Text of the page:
The heart-expansion project

You know that part in “How the Grinch Stole Christmas” where the Grinch’s heart, which is originally two sizes too small, grows three sizes, and everything changes? That happened to our hearts this weekend.

Our hearts didn’t seem small to us before–they were your normal, average-sized vessels. But now that we’ve brought home four baby goats, our hearts feel much bigger than they were and that has changed our lives. My son Adrian quickly decided that he didn’t want to go to school anymore, and although I find it challenging to write with a baby goat asleep on my lap, I’d rather type slowly and inefficiently than forgo the experience. We are virtually incapacitated by our love for these little animals.

Adrian with Pandora, Rhea, and Pan

That has me thinking. Isn’t it in everyone’s best interest to increase our capacity for love? Won’t the compassion my son gains from this experience enable him to engage more compassionately with all living things? Won’t his ability to intuit these babies’ unspoken needs make him more sensitive to the needs of others? Won’t his willingness to take responsibility for their physical well-being make him more willing to engage in the work that makes any relationship thrive?

My hunch is that the answer to all of these questions is, “Yes.” As Adrian’s mother and “childhood designer,” I sometimes imagine who I want Adrian to be when he grows up, and then reverse-engineer experiences that I think will lead to that result. Our little farm is one of those experiences.

Loving (platonic)

Kris Wiltse’s illustrations for the “Loving” card from the Mixed Emotions card deck.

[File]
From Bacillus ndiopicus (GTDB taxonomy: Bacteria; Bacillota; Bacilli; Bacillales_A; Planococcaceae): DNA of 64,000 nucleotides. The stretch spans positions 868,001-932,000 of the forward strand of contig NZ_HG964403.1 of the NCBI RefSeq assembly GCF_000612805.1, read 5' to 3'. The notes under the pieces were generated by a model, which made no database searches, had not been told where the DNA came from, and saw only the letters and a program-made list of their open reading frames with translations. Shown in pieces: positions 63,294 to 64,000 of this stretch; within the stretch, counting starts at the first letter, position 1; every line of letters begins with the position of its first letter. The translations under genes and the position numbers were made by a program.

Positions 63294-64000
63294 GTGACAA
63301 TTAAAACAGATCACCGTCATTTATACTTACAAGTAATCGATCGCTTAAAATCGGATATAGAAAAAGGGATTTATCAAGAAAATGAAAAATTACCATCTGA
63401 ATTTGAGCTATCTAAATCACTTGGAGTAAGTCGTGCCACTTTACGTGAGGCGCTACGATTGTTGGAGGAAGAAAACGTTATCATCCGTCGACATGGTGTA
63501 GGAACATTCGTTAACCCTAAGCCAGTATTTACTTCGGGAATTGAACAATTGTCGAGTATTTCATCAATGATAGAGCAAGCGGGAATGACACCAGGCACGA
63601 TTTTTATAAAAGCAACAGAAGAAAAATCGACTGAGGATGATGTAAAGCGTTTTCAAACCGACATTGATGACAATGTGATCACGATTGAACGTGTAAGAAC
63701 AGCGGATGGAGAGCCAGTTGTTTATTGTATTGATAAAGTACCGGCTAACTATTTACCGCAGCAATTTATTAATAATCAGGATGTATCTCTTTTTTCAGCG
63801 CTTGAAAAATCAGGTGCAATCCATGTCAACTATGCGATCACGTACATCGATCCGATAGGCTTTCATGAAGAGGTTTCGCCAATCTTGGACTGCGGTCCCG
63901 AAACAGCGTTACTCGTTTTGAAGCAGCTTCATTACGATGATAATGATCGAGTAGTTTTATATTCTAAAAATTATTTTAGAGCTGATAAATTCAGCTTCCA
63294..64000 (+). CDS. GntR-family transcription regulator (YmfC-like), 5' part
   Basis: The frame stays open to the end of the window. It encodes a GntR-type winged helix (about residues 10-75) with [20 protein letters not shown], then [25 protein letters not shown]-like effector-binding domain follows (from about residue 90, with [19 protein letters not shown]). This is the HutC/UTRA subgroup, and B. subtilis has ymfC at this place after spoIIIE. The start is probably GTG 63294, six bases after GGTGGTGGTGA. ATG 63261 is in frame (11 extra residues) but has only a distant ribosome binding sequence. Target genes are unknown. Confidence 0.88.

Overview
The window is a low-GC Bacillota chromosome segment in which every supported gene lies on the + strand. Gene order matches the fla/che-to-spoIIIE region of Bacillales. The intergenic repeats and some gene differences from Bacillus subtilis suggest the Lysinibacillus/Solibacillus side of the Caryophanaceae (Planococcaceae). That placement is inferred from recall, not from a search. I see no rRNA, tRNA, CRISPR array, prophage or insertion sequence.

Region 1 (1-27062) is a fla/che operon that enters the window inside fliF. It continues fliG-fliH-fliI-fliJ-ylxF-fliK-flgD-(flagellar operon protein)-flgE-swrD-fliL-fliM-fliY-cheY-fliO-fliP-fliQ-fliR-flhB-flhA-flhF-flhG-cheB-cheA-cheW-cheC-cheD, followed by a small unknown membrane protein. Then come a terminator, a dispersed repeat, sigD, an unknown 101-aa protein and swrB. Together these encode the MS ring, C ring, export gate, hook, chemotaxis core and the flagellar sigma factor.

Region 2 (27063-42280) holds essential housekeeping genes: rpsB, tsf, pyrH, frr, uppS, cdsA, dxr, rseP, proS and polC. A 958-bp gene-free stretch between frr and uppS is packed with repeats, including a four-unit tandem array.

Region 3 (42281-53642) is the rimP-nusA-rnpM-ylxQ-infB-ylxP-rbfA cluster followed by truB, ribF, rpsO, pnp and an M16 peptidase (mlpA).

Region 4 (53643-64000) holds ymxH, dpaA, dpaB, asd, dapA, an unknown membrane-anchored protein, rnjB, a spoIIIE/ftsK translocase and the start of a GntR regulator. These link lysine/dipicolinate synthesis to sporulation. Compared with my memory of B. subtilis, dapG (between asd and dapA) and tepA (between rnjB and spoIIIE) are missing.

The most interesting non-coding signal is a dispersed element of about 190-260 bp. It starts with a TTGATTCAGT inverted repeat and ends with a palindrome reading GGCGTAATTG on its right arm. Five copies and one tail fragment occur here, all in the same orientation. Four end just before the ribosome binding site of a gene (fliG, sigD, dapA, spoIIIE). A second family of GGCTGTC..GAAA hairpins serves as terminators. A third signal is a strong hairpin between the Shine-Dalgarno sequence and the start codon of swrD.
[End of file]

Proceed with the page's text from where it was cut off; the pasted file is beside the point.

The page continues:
House cats as role models

When our cats give me a sleepy-eyed squint as I pass them throughout the day, I think, “I want to be just like you.” They are so happy. So content. They have such utter faith that their needs will be met, and unlike dogs, they don’t seem to think they have to do anything to earn that.

Me? I’m a dog. A therapist once told me, “You seem to think you need to earn your keep in the universe.” She was right. I don’t know where it comes from. Want me to fetch the ball? OK. Want me to sit? I’m on it. Want me to roll over? Play dead? No problem. Just love me!

Our cats, on the other hand, fully expect us to please and love them. And the funny thing is, we do.

There is much about the religion that I was raised in that I no longer embrace, but the following quote, which is attributed to Jesus, still has me thinking:

“Therefore I tell you, do not worry about your life, what you will eat or drink; or about your body, what you will wear. Is not life more important than food, and the body more important than clothes? Look at the birds of the air; they do not sow or reap or store away in barns, and yet your heavenly Father feeds them. Are you not much more valuable than they? Who of you by worrying can add a single hour to his life?

“And why do you worry about clothes? See how the lilies of the field grow. They do not labor or spin. Yet I tell you that not even Solomon in all his splendor was dressed like one of these. If that is how God clothes the grass of the field, which is here today and tomorrow is thrown into the fire, will he not much more clothe you, O you of little faith? So do not worry, saying, ‘What shall we eat?’ or ‘What shall we drink?’ or ‘What shall we wear?’ For the pagans run after all these things, and your heavenly Father knows that you need them. But seek first his kingdom and his righteousness, and all these things will be given to you as well. Therefore do not worry about tomorrow, for tomorrow will worry about itself. Each day has enough trouble of its own.”

Matthew 6:25-34

This is apparently the creed that my cats live by. It works for them. Could it work for me?

Curious Trusting

Kris Wiltse’s illustrations for the “Curious” and “Trusting” cards from the Mixed Emotions card deck.